Life is hard. Everyone knows this. As Tom Hanks once said, "It's supposed to be hard. If it wasn't hard then everyone would do it. It's the hard that makes it great." No one can imagine what Brittany Maynard is going through at this point in her life. No one can begin to understand the trauma and tribulation she is suffering through in these last moments. The Hell that was handed to her is designed to make her a better woman, a stronger woman, a woman who we can admire if she were able to push through the struggles and not just give up. But for some reason it just got too hard for Brittany. And those morals and values and that toughness decided to check out a long time ago, only to be revered by the infection of social media.

So go ahead and take your life. Grab those drugs, put on your background music, wish your family and friends and your spouse farewell as you journey to whatever afterlife you believe in. Have one of the most beautifully euphoric sendoffs that will not be marred by a terminal disease that cut your life just a bit shorter than you wanted. Kill yourself one small moment at a time and die with dignity as the lawmakers in Oregon would say. But don't tell me to applaud your actions. Don't make me support you with an online card and donation. Don't make me applaud the cowards of the world. Don't make me praise you as a martyr.

Because you're not. 

Wednesday, October 8, 2014

Time To Meet Mr. Mayhem

There was a point in my life where I lived vicariously through a gang of bikers in Southern California for five seasons.

Then one day they decided to kill off Opie, and my life just hasn't been the same. 

For full effect, download "This Life" by Curtis Stingers and play at maximum volume throughout the duration of this post.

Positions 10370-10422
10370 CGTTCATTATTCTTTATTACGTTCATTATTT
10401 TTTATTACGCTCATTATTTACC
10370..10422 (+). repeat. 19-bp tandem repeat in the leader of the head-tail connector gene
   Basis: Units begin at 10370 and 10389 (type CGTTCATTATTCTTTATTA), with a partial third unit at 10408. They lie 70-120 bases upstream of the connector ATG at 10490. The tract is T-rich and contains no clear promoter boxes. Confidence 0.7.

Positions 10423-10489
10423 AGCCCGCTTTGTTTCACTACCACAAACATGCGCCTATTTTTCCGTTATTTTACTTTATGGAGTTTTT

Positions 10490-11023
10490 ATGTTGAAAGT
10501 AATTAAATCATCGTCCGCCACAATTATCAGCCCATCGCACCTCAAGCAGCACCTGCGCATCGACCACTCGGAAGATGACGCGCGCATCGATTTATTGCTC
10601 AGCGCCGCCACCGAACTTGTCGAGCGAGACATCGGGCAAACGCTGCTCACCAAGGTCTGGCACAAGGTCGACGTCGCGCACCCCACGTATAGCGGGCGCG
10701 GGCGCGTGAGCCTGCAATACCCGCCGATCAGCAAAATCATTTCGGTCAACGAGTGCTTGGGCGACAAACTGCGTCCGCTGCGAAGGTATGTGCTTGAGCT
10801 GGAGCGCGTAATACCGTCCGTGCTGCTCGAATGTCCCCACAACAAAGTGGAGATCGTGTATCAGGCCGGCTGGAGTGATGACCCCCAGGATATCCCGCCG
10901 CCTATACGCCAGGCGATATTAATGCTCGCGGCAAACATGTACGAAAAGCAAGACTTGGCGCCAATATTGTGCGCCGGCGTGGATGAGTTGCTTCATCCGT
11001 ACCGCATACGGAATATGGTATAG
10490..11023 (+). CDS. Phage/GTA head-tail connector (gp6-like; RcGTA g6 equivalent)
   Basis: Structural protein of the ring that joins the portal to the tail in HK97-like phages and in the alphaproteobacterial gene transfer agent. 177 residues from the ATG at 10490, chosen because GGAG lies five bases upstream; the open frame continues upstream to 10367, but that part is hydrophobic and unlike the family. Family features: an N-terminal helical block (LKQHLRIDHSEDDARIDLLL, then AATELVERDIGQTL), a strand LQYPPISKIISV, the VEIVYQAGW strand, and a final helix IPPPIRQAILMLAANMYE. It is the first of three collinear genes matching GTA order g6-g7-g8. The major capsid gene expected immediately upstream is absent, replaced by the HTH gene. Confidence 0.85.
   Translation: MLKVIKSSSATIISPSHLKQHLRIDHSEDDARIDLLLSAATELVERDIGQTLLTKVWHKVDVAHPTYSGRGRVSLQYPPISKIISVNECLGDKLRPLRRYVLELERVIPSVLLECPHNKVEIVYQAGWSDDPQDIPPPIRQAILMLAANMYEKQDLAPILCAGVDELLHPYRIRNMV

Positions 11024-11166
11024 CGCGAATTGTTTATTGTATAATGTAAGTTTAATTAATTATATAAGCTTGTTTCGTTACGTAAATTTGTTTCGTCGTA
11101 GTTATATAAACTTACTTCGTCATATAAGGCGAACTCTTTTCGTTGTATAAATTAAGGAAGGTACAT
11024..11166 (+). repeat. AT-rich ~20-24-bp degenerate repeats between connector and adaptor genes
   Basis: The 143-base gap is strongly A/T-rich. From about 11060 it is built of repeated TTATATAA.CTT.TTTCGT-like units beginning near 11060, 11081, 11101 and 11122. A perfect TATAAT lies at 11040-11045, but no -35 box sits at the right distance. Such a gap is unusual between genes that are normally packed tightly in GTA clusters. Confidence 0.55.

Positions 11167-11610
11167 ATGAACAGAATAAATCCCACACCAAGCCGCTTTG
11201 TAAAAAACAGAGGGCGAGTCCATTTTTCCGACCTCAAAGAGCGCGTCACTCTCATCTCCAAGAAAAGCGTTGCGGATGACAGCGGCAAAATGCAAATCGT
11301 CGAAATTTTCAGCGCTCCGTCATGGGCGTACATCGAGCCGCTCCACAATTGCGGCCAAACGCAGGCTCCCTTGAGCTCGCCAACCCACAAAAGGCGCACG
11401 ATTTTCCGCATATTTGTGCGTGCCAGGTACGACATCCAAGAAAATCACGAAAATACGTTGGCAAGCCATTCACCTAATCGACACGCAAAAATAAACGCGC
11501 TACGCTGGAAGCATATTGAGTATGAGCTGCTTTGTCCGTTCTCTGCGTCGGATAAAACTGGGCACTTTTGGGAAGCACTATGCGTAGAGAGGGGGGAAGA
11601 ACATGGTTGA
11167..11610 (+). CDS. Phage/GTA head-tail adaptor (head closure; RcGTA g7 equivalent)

Over the years I know I have buried my heart and soul into a whole slew of TV dramas that from a bigger picture have no value whatsoever. And out of this plethora of plotlines, there have been quite a few that have had a rather sick and twisted story to follow, with characters that any God-fearing man would condemn to death row in a split second. Sure there have been serial killer blood analysts and drug-dealing high school chemistry teachers here and there. Heck, I've even rooted for one of the most corrupt congressmen in the history of Netflix. There have been some of the most despicable creations in modern-day cinema, doing some of the most horrific acts imaginable, and I have been right in their corners cheering them on. 

You can't really blame me for supporting the scumbags, it's just the way our society has evolved when it comes to who and what we think is right and wrong. We are an audience in a modern-day era of antagonism. The good guy has now become the bad guy, and we are always rooting for them to win. I think deep down we are all under the female assumption that these characters are projects, and by siding with them, our viewership will somehow "change" their behavior. We want Frank Underwood to push that girl into an oncoming train. We want Dexter to slice up that escaped convict. We want Walter White to sell enough meth to pay for his cancer treatment. 

That same mindset has spilled over into my latest binge of the show Sons of Anarchy where a group of ragtag bullies have started a motorcycle club that mules illegal firearms all over Southern California. Honestly, it is one of the most inbred, unintelligent shows on TV chock full of sleaze, filth, and alcohol, almost like Delta, Utah being broadcast for seven years straight. It's sick and twisted but it hooks you like a deep-fried Twinkie and you can't say no. Sons of Anarchy is one of the most addicting heresies I have ever been handed. At first I thought it was the most idiotic wastes in the history of TV drama. 67 episodes later and now you can see who's in control. 

Swamp Thing: "Uh yes, my name is Brock, and I have a problem."

Sons of Anarchy Anonymous: "Hi Brock!"

Now I know this show is addicting, but at the same time, I can't watch it anymore. I just can't. It's too hard to turn on at night. Everyone is bad. Clay, Jax, Gemma, Tara, Tigg, Nero, all of them. There is nothing good about it at all. It's just a never ending cycle of gunshots, drugs and SAMCRO reigning down on the surrounding gangs. Again, it's Delta, Utah on primetime TV, who in their right mind would watch that show?